Tuesday, 16 December 2014

A new species of Soft Coral from the Republic of Congo.


Soft Corals (Octocorals) of the genus Alcyonium form encrusting, lobed colonies on shallow rocky surfaces in tropical waters. These Corals typically have brightly coloured polyps, and have supporting skeletons made up of calcareous spindles.

In a paper published in the journal ZooKeys on 10 December 2014, Leen Van Ofwegen of the Naturalis Biodiversity Center in Leiden, Didier Aurelle of Aix Marseille Université and Avignon Université and Stéphane Sartoretto of the French Research Institute for Exploitation of the Sea describe a new species of Soft Coral from offshore waters of the Republic of Congo.

The new species was initially thought to be a member of the genus Alcyonium, but a genetic study revealed it to be separate from the majority of species in the genus, though it is closely related to a group of other species from the west coast of Africa. For this reason a new genus is erected, Complexum, for this and other species from West Africa formerly assigned to Alcyonium. The name Complexum means complex, a reference to the complex tubercles on the spindle elements of the skeletons of this genus. The species is given the specific name pusillum, meaning ‘tiny’ in reference to the size of its colonies.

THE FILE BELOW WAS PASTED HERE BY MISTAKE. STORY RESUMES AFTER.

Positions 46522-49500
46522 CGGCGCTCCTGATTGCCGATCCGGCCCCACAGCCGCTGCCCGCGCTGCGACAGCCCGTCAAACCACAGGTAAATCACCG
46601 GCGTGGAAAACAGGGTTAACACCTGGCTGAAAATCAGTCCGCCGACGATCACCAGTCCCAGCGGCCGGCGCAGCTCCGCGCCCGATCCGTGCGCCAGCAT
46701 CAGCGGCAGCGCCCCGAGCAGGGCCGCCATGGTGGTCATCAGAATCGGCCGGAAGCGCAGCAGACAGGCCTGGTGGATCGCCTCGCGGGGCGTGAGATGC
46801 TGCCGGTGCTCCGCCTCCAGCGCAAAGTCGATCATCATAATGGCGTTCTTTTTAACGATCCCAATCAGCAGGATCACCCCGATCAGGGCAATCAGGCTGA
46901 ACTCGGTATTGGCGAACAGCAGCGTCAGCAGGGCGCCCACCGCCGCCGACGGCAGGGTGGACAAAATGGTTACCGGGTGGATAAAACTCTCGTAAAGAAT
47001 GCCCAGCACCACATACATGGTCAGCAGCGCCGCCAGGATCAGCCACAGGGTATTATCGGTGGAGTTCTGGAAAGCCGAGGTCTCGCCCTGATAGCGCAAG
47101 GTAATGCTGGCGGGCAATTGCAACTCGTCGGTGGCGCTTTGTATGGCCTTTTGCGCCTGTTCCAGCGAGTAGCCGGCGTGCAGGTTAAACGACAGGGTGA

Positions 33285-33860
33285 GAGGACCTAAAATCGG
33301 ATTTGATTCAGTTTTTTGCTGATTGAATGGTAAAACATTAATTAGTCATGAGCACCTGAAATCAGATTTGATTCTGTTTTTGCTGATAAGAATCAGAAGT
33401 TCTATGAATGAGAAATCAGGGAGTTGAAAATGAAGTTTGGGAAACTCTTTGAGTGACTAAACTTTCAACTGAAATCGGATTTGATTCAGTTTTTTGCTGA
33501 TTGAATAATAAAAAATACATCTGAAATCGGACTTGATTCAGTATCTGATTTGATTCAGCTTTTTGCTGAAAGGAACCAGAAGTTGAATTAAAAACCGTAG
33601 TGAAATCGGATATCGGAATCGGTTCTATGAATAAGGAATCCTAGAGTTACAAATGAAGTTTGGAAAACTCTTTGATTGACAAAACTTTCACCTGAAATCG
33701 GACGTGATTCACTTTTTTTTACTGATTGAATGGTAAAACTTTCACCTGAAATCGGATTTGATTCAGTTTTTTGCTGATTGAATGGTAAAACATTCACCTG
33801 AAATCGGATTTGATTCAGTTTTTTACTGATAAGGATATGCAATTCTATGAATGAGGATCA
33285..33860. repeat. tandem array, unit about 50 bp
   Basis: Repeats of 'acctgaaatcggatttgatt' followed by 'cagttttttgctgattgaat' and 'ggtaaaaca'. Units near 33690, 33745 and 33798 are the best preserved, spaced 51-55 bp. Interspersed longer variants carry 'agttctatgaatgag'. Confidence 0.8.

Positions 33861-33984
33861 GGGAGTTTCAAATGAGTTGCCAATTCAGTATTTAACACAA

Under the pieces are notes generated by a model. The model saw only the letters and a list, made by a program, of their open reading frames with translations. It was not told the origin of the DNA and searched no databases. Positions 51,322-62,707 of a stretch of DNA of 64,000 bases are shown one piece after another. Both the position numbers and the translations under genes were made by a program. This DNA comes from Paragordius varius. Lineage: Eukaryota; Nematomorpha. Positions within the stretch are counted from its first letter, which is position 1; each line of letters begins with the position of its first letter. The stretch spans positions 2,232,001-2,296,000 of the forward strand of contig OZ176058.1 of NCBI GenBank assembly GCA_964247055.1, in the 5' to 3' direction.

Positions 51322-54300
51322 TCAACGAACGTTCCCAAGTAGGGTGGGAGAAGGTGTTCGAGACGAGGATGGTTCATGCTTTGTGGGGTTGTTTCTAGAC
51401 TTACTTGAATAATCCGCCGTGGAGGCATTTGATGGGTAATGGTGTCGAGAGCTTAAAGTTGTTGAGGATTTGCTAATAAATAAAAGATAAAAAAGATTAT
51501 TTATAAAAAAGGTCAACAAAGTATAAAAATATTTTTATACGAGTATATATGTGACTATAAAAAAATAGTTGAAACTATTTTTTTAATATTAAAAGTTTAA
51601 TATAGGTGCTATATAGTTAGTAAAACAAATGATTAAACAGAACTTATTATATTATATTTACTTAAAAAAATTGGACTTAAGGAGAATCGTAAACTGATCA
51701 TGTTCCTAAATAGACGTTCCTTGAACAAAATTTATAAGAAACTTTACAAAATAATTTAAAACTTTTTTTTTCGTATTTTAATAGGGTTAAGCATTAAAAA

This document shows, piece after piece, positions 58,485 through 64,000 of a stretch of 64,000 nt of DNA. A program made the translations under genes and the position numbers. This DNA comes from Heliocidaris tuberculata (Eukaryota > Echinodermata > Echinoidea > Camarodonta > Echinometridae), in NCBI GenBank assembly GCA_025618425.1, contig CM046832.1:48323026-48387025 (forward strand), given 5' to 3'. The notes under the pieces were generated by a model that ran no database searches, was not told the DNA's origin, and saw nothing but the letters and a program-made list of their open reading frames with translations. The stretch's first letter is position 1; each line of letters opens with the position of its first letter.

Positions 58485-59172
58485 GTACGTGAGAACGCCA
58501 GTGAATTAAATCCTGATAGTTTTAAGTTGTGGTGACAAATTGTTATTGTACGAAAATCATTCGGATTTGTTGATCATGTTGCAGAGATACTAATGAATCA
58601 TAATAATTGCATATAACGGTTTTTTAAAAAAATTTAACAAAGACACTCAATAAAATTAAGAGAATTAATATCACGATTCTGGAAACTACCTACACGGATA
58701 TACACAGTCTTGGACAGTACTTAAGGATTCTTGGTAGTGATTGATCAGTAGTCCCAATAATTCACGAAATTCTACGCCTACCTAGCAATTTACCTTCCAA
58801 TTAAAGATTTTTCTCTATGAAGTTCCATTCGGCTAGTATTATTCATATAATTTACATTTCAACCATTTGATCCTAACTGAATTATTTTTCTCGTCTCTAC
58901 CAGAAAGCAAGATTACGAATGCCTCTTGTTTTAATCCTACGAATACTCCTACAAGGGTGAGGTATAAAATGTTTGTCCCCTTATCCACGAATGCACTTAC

Complexum pusillum. (A) Point spindles; (B) collaret spindles (C–D) clubs of surface layer (E) spindles of interior. Van Ofwegen et al. (2014).

Complexum pusillum forms tiny lobe-like colonies on rocks 5-20 m deep between the outflow of the Congo River and that of the Kouilou River. This is an area of high turbidity, with a high input of sediment and other material from the river – not an environment usually favoured by Corals. The polyps of the Coral are completely withdrawn, possibly as an adaptation to this high sediment input environment, so that is superficially resembles a Sponge more than a Coral.

General view of a small patch of colonies of Complexum pusillumon rocky bottom at Banc du Conflit, depth 10 m. Van Ofwegen et al. (2014).

See also…

The Abrolhos Bank is an area of the Brazilian continental shelf to the south of Bahia State, noted for its large and rich coral reef fauna and unique...

Zoanthids are unusual Corals with similarities to both the reef-forming calcareous skeleton excreting Scleractinian Corals and the larger, free living Sea Anemones. Most species are colonial, with...
 
Scleractinian Corals first appeared in the fossil record in the Middle Triassic; they are distinct from, but  believed to be related to the Rugose and Tabulate Corals of the Palaeozoic. All modern Corals...

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